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June Rebellion: Wikis


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The June Rebellion or the Republican Insurrection in Paris in June 1832 was an unsuccessful, anti-monarchist uprising of Parisian students from June 5 to June 6, 1832. The rebellion originates in an attempt of the Republicans to reverse the July Monarchy, shortly after the death of the powerful Orleanist President of the Council, Casimir-Perier, on May 16th 1832. This last outbreak of violence linked with the July Revolution, including its supposed instigation by the death of the popular, nonfictional General Lamarque, was famously described in Victor Hugo's novel, Les Misérables.


Causes and catalysts

In Hugo’s Les Misérables, the death of the popular General Lamarque is seen as the catalyst for an inevitable uprising. In fact, his death was used for an excuse for the riots to take place.[1] Leading up to the rebellion, there were significant economic problems, particularly acute in the period from 1827 to 1832; the years were marked by harvest failures, food shortages, and increases in the cost of living, creating malcontent throughout the classes.[1] Additionally, the spring of 1832 saw Paris ravaged by a Europe-wide outbreak of cholera, which ended with a death toll of 18,402 in the city. The poor neighborhoods were particularly devastated by the disease, arousing suspicion of the government poisoning wells.[1] The epidemic soon claimed two famous victims. Casimir Perier fell sick and died on May 16, and General Lamarque died on June 2nd. Perier was given a grand state funeral, and the funeral of the benevolent Lamarque, who showed sympathy toward the lower class, was decided to demonstrate the strength of the opposition.[1] The monarchy of Louis Philippe, which had become the government of the middle class, was now attacked from two opposite sides at once.[2] Before these two deaths, two parties organized insurrections for the purpose of overturning the government. The supporters of the older branch—the Legitimists, or Carlists as they were called by their adversaries—made an attempt to carry off the royal family in Paris in what become known as the Prouvaires Street Plot in February 1832.[2] After a failed insurrection in Marseilles led by the Duchess of Berry, mother of Henry V, the pretender, the Legitimists renounced war and fell back on the press as a weapon.[2][3]


The younger of the groups, the Republicans, was directed by secret societies formed of the most determined members of their party.[2] These men began the insurrection, followed by the malcontents, especially working-men and small boys who came to help them build barricades and fight.[2] These secret societies led riots similar to the June Rebellion against the ministers of Charles X.[2] The society for “The Rights of Man” directed the insurrection of 1832 in Paris. The Rights of Man Society was organized like an army, divided into sections of 20 members (to evade the law which forbade the association of more than 20 persons), each section having a president and vice president.[2] In 1832, during the Legitimist uprising in Marseilles, on the occasion of the funeral of General Lamarque, the Republicans, re-enforced by Polish, Italian, and German refugees, gathered around the platform on which the body rested and proposed to proclaim a republic. An insurrection began which for one night made them masters of the east of Paris. They were then gradually driven back by the national guard and 25,000 soldiers and surrounded in the Saint-Martin quarter, where the movement was crushed by the Battle of Saint-Merry Cloister (June 5-6)[2] at the cost of some 800 killed and wounded. After this, it was clear that the revolutionary movement was over.[3]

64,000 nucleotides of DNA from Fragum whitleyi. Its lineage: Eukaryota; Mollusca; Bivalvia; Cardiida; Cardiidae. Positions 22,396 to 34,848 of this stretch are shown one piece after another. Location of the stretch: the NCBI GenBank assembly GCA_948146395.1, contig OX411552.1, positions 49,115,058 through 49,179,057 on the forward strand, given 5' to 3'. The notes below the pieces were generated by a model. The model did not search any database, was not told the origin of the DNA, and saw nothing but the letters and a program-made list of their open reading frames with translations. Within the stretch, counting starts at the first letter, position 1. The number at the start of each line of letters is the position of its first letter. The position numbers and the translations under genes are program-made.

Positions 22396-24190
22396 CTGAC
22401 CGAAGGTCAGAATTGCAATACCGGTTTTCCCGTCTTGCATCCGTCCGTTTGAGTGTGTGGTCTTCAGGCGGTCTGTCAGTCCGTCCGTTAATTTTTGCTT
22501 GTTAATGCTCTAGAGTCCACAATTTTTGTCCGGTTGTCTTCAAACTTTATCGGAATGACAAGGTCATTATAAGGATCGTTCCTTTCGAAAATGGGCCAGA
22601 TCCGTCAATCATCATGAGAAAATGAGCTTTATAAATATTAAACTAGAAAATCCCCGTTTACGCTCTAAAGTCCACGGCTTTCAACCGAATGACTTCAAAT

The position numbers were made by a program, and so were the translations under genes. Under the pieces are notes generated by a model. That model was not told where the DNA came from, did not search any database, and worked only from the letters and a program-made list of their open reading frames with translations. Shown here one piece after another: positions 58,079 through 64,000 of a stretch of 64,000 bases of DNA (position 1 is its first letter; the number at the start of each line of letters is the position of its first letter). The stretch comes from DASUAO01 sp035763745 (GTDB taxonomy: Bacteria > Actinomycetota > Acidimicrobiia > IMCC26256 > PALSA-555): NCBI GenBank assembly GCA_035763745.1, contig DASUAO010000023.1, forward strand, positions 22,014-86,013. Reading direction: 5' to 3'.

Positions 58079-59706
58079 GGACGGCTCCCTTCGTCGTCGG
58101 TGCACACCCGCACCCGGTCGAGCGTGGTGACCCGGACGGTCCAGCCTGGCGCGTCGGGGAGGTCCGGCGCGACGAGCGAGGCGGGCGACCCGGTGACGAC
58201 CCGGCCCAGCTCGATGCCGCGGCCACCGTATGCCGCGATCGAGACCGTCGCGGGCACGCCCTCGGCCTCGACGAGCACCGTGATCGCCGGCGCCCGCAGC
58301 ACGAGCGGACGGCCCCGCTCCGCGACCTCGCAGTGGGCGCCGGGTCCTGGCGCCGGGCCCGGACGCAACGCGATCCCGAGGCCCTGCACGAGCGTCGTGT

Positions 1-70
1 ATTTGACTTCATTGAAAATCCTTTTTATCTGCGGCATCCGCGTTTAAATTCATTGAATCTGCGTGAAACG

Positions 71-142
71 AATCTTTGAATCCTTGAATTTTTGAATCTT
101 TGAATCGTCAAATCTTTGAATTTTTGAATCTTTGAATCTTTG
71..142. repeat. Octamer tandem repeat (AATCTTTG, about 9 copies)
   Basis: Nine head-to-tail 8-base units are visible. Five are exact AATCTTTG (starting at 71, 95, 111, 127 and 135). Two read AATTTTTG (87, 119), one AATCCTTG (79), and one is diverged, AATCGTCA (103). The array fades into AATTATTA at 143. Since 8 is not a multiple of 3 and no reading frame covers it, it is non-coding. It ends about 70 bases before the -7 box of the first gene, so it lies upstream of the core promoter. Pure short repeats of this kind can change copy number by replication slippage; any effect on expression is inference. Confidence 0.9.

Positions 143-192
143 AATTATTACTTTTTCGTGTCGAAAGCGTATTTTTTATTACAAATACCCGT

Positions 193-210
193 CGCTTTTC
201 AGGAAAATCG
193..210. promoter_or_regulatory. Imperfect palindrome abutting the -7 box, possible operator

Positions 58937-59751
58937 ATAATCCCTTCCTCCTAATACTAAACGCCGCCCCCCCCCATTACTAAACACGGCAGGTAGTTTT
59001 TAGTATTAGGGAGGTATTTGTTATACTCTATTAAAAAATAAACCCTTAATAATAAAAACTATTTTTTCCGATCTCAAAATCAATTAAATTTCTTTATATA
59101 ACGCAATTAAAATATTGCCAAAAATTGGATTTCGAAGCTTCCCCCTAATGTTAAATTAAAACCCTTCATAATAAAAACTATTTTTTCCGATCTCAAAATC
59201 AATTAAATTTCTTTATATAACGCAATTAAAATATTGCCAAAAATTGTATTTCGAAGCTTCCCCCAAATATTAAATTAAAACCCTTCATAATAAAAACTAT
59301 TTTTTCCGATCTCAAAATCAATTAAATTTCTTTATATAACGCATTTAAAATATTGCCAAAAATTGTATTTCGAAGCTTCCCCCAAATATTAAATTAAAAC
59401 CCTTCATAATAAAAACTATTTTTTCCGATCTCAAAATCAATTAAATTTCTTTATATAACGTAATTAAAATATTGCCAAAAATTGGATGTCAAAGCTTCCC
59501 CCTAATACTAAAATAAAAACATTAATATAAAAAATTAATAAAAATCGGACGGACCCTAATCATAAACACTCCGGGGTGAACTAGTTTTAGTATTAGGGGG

Les Misérables

Illustration of Cosette in Victor Hugo's Les Misérables

The internationally acclaimed novel and musical, Les Misérables, by Victor Hugo depicts the time leading up to the June Rebellion, and follows the lives and interactions of several French characters over a twenty-year period in the early 19th century, starting in the year of Napoleon Bonaparte's final defeat. An outspoken republican activist in the 19th century, Victor Hugo’s work was unquestionably biased toward the revolutionaries.[4] Scenes of the Parisian students and poor planning the rebellion upon the eve of the benevolent General Lamarque’s death are displayed throughout the novel. The erection of barricades throughout Paris’s narrow streets is also shown. Although a fictional work, Les Misérables is one of the few works of literature that discusses the June Rebellion and the events leading up to it.[5]


  1. ^ a b c d Harsin, Jill. Barricades: The War of the Streets in Revolutionary Paris, 1830-1848. New York, NY: Palgrave, 2002.
  2. ^ a b c d e f g h Seignobos, Charles. A Political History of Europe, Since 1814. New York: Henry Holt and Company, 1900.
  3. ^ a b Cobban, Alfred. A History of Modern France. Vol. 2. Harmondsworth, Middlesex: Penguin Books Ltd, 1961.
  4. ^ The Literature Network
  5. ^ Godfrey, Elton. The Revolutionary Idea in France. Second Edition. London: Edward Arnold & Co., 1923.


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